Learn to see and capture good light
Subjects are very seductive and there is a tendency when we are learning photography to get carried away by the desire to capture. 'X' is there before me, and I want of photo it, now! Much of the time, however, 'x' is in poor light. For sure, this matters less if what we want or need is a record, but should it be a fine photo we are after then the light is an essential, but easy to overlook, ingredient.
The light our subject is in is the light that will structure our photo. Good light, photographically speaking, will be kind to your subject. The camera and the media inside it 'sees' differently to us. We need to learn to see good light as the camera sees, and seek such light for our photos. Given time and experience, photographers build a mental list of conditions to look for, reliable kinds of light that will bestow that extra magic. I have heard some experienced photographers say, "find good light, then go find a subject."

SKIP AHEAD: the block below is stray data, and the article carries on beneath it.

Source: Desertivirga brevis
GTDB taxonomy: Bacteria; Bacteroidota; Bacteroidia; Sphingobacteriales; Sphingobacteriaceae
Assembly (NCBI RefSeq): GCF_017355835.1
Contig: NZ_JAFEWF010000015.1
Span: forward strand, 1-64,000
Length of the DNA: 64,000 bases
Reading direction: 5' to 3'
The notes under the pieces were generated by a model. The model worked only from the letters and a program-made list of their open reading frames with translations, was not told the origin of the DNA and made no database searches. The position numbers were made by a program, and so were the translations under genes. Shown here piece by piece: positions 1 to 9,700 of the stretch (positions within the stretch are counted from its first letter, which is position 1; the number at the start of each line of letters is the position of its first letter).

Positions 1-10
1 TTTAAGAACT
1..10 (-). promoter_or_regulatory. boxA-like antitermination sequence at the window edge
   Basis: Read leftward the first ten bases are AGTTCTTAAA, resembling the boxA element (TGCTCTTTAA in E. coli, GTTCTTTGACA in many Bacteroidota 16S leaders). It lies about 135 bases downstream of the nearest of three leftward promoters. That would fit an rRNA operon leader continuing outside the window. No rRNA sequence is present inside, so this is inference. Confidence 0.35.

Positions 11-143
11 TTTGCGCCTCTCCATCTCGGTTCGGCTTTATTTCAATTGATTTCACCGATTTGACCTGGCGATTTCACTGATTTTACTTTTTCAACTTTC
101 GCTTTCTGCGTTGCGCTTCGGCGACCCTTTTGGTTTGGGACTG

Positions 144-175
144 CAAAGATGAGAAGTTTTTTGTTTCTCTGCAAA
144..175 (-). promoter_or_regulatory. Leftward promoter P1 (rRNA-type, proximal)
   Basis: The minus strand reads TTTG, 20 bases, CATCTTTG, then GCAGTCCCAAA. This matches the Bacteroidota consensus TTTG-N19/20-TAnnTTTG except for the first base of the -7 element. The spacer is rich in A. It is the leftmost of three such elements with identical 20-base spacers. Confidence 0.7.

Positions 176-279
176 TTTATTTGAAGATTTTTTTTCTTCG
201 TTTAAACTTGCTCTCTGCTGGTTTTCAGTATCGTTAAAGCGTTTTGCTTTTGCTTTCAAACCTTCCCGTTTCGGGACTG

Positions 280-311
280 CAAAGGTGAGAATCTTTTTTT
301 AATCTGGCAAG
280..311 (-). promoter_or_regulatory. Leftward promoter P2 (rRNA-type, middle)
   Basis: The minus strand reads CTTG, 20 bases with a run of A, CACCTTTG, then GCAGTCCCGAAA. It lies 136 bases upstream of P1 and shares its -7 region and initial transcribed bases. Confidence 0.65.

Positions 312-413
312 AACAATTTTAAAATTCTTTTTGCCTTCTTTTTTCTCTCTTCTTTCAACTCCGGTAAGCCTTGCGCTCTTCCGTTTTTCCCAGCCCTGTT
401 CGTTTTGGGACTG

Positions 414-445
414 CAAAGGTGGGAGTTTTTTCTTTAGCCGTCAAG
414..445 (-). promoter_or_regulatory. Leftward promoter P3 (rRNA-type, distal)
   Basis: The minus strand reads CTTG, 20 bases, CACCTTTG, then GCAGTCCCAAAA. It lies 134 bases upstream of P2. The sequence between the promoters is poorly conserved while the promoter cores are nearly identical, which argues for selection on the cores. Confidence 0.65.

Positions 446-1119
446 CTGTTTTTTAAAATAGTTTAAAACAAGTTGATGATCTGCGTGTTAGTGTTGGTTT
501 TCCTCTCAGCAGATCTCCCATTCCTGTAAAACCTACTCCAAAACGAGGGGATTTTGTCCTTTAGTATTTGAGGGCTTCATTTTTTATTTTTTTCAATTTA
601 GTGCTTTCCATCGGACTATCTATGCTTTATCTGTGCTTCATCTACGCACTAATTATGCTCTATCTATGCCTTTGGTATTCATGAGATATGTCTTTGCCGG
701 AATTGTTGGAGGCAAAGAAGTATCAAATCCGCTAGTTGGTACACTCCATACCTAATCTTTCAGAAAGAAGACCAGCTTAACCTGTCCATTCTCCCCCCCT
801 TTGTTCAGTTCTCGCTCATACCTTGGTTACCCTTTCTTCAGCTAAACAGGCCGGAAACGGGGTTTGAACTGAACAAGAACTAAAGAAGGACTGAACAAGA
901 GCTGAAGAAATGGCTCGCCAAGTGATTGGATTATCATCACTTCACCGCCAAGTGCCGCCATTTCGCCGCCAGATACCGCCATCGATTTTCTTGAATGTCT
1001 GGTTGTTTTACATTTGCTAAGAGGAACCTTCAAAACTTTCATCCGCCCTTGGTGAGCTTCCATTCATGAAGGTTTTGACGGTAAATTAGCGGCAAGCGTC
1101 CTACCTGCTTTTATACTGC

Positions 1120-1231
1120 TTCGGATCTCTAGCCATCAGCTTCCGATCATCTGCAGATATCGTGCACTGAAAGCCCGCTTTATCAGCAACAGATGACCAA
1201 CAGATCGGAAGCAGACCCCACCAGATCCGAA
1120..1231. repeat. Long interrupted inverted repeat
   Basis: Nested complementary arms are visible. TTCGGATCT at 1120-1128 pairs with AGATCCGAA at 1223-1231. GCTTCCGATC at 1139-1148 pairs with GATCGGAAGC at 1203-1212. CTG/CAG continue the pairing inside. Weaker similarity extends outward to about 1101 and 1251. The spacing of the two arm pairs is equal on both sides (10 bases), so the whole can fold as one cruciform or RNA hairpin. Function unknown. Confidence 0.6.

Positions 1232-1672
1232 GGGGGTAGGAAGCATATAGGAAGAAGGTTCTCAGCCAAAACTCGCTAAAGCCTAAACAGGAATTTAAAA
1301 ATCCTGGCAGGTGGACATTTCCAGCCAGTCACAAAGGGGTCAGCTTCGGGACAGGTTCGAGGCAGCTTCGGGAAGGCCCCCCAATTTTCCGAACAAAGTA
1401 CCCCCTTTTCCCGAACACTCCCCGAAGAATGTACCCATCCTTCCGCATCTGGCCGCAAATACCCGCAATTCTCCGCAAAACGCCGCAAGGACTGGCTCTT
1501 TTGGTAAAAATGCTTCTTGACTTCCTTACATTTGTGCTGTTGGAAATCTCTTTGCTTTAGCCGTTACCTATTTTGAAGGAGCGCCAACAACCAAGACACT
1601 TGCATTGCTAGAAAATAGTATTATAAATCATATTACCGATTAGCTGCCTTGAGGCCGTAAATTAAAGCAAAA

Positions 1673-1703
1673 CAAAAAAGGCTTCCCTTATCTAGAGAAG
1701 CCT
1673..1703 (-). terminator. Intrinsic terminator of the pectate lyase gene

What is good light? Window light for portraits, dark skies before the rain for landscapes, diffused light for soft and open shadows, controllable and even strobe light for products, side light for textures - there is quite a list and you will find varieties particular to your chosen photographic genre. There are some nuances to this, but if you are starting out a few simple suggestions can help.
Take a look at your subject and the light that is on it. What is it like? Is the subject in shadow and something else in the frame brighter? Can you avoid this? If the scale is architectural, might another time of day be better? Is there an unpleasant or distracting shadow running across it? Do you have enough light? There is no point counting pixels or bemoaning a lack of sharpness in your pictures if the subject is not well illuminated. Does the light help to describe the subject's shape or is it flattening it undesirably? Is the light too harsh and unflattering?
Keep looking at light without your camera and analyse your photos to understand how your camera 'sees' light.